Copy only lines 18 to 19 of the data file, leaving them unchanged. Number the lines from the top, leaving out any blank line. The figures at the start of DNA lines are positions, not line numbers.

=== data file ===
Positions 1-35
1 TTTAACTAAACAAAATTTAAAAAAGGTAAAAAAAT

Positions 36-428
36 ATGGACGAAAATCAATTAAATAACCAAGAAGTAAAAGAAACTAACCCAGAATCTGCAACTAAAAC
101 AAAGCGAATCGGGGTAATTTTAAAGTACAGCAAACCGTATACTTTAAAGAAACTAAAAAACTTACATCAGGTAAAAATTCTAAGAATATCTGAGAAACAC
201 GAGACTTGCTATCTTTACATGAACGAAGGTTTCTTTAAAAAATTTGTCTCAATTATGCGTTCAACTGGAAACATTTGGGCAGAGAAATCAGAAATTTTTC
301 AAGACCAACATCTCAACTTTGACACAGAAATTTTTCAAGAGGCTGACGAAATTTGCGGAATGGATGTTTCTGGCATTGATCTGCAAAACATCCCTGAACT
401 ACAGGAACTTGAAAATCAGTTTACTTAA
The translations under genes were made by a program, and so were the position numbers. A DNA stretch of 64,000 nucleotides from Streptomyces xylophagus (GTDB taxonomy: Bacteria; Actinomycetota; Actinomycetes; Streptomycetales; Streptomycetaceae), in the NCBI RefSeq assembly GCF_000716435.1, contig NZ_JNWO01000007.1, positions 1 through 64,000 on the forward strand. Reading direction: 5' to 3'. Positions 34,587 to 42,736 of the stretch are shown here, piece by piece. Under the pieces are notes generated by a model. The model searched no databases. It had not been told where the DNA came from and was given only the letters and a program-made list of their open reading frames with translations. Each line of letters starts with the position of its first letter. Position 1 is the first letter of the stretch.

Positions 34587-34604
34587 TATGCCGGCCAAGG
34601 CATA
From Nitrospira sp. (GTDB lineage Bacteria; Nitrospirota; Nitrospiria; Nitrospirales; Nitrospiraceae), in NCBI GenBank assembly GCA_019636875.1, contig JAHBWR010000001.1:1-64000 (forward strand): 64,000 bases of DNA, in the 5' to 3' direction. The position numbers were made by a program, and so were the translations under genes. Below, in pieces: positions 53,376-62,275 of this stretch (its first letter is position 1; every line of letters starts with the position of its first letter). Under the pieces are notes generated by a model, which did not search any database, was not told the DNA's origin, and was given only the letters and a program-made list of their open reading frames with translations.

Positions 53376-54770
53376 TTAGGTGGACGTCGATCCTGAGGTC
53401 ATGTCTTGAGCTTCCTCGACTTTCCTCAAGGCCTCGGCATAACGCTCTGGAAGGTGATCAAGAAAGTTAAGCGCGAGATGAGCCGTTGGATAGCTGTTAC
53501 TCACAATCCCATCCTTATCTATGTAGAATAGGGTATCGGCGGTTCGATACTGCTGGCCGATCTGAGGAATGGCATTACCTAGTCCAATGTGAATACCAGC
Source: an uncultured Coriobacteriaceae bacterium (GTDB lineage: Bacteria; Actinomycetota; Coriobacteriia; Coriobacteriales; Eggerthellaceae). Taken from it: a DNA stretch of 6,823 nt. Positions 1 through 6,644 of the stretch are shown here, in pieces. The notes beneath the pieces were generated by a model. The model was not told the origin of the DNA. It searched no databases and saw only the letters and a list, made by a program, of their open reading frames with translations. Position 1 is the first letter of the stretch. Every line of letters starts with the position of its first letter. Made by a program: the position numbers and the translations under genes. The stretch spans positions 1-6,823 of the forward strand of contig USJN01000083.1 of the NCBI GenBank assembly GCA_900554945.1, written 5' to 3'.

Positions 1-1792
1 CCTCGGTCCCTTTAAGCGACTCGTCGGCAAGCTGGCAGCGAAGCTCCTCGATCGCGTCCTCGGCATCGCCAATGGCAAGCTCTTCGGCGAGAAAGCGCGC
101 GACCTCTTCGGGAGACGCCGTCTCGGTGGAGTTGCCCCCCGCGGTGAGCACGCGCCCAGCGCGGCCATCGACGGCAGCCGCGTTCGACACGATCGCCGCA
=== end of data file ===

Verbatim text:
Source: an uncultured Coriobacteriaceae bacterium (GTDB lineage: Bacteria; Actinomycetota; Coriobacteriia; Coriobacteriales; Eggerthellaceae). Taken from it: a DNA stretch of 6,823 nt. Positions 1 through 6,644 of the stretch are shown here, in pieces. The notes beneath the pieces were generated by a model. The model was not told the origin of the DNA. It searched no databases and saw only the letters and a list, made by a program, of their open reading frames with translations. Position 1 is the first letter of the stretch. Every line of letters starts with the position of its first letter. Made by a program: the position numbers and the translations under genes. The stretch spans positions 1-6,823 of the forward strand of contig USJN01000083.1 of the NCBI GenBank assembly GCA_900554945.1, written 5' to 3'.

Positions 1-1792